Looking forward to candidate firsts

This year’s presidential hopefuls are reflecting America’s diverse population.

White. Male. Protestant. With the exception of John F. Kennedy, those words have accurately described every person this country has ever elected to its highest office. (Kennedy was Catholic; still, two out of three). And while we’re still nearly two years away from the 2008 election, we’re already seeing the pool of candidates expand to include many people that traditionally would have been considered unelectable.

Of course, the name that springs to mind first for everyone is Barack Obama. Born to a white mother and Kenyan father in Hawaii, his inspiring background is a quintessentially “only in America” kind of story. Before becoming junior senator from Illinois, he worked in the projects on Chicago’s South Side and was elected the first black president of the Harvard Law Review, making his background quite different from the silver spoon-fed politicians of yore. Obama isn’t the first black American to run for president, that honor belongs to Shirley Chisholm – Jesse Jackson, Al Sharpton and Carol Moseley Braun ran more recently – but all were quick to have “unelectable” pinned to their names.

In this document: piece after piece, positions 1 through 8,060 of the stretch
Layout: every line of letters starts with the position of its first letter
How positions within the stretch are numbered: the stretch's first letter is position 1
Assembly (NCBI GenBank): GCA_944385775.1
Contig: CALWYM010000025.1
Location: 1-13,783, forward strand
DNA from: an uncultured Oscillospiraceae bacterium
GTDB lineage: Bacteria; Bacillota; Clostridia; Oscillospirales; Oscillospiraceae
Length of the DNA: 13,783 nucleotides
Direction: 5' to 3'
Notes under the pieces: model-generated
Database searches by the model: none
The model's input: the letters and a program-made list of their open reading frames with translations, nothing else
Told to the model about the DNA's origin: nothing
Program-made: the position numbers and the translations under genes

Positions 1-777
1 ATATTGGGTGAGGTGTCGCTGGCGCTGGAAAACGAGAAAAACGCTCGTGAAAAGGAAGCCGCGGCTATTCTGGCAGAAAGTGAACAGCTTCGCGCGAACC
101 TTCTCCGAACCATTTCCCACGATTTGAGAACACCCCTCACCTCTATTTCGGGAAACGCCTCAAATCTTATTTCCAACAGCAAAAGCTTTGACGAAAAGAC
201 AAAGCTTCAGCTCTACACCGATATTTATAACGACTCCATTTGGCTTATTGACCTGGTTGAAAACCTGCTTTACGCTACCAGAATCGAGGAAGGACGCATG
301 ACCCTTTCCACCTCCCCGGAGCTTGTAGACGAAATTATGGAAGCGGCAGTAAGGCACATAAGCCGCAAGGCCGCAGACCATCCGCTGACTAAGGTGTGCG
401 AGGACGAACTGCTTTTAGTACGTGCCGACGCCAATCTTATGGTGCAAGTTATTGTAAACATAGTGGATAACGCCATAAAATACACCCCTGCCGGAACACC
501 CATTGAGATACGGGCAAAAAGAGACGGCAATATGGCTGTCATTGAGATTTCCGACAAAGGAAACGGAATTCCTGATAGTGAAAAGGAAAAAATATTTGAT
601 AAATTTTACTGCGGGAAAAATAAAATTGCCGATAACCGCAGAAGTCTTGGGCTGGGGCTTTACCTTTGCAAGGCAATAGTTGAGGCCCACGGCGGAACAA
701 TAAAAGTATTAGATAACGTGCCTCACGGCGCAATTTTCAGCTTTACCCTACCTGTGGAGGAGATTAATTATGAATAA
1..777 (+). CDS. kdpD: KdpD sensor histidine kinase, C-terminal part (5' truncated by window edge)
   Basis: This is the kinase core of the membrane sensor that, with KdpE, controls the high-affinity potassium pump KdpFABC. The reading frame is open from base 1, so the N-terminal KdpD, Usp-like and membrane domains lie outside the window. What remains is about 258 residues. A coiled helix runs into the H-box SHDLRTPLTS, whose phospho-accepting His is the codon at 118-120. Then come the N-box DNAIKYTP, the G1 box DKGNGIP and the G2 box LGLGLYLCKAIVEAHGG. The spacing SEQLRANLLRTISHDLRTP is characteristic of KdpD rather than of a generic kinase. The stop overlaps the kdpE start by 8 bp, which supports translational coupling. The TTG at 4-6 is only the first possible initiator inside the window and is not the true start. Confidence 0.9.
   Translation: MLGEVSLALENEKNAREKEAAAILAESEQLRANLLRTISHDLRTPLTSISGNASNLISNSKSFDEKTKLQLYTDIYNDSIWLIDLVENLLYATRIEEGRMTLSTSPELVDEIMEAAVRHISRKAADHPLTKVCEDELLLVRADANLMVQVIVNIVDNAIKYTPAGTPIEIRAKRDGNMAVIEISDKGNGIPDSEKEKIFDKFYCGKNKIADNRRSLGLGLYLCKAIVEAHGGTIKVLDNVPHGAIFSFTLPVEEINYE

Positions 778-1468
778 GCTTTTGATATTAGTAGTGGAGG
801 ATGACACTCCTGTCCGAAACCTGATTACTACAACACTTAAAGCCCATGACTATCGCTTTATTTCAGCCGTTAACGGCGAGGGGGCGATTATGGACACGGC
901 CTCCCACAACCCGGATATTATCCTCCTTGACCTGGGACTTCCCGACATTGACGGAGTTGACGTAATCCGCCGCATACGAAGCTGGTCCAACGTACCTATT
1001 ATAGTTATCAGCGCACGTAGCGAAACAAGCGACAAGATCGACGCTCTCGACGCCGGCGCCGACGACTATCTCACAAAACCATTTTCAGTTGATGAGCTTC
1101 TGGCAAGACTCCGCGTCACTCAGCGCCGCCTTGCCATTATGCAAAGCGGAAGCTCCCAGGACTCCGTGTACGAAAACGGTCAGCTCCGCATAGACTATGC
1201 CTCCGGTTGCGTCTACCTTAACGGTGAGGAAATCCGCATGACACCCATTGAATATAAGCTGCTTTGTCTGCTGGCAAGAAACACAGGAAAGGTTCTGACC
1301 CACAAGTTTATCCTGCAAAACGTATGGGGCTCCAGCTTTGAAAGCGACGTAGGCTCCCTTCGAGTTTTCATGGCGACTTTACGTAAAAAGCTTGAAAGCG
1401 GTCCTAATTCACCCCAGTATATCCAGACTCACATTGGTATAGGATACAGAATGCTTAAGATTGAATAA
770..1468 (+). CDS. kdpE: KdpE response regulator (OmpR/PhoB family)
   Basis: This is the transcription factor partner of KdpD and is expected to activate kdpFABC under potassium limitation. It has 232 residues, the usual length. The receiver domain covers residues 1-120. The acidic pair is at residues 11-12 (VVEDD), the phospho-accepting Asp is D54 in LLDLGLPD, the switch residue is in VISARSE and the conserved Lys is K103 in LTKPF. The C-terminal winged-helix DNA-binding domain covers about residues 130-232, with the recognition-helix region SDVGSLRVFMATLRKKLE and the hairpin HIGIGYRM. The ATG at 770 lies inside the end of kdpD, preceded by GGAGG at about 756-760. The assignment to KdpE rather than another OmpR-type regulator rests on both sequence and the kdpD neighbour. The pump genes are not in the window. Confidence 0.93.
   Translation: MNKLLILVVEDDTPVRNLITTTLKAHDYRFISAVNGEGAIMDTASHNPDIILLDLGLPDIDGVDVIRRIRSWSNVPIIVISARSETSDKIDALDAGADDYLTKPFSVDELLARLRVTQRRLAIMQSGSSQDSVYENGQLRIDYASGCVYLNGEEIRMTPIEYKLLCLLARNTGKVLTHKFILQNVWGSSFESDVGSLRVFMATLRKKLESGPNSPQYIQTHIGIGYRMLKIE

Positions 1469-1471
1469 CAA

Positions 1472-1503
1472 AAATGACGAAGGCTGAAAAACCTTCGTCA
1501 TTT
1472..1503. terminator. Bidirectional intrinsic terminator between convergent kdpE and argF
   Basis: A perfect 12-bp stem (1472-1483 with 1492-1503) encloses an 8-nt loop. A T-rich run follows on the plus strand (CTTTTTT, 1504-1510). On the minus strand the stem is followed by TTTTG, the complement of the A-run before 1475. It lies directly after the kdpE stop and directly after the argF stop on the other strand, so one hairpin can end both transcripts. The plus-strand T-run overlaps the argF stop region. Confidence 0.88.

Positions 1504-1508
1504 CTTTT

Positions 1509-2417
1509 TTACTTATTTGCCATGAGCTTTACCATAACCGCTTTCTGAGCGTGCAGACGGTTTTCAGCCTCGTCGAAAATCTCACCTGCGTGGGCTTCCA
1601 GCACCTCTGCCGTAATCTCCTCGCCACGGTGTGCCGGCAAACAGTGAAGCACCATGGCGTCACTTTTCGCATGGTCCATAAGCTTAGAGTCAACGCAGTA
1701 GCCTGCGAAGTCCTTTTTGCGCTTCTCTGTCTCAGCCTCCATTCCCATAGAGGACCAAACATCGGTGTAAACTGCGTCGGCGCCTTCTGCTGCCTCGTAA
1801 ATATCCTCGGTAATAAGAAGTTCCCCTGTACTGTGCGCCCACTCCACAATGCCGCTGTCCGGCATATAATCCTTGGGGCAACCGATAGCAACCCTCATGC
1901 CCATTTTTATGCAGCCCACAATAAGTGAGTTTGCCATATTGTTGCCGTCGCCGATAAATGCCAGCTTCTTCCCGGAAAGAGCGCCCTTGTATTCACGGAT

The other person making waves with her announcement is Hillary Clinton. Even our own state is not innocent of holding females in unequal regard. In 1958, Minnesota’s first female representative, Coya Knutson, had her political career destroyed by a DFL party angry at her refusal to back the party choice for president and enlisted her husband to write a public letter asking her to “come home,” insinuating she was not being a good wife or mother.

Adding to the growing candidate melting pot is Mitt Romney, the former governor of Massachusetts who is Mormon and Bill Richardson, the current governor of New Mexico, whose mother was a Mexican-American.

Of course, just because someone is of a different race, gender or religion does not automatically make them the better candidate. But if the last six years of presidential candidates have taught us anything, it is that the pool of so-called “eligible candidates” desperately needs to be expanded.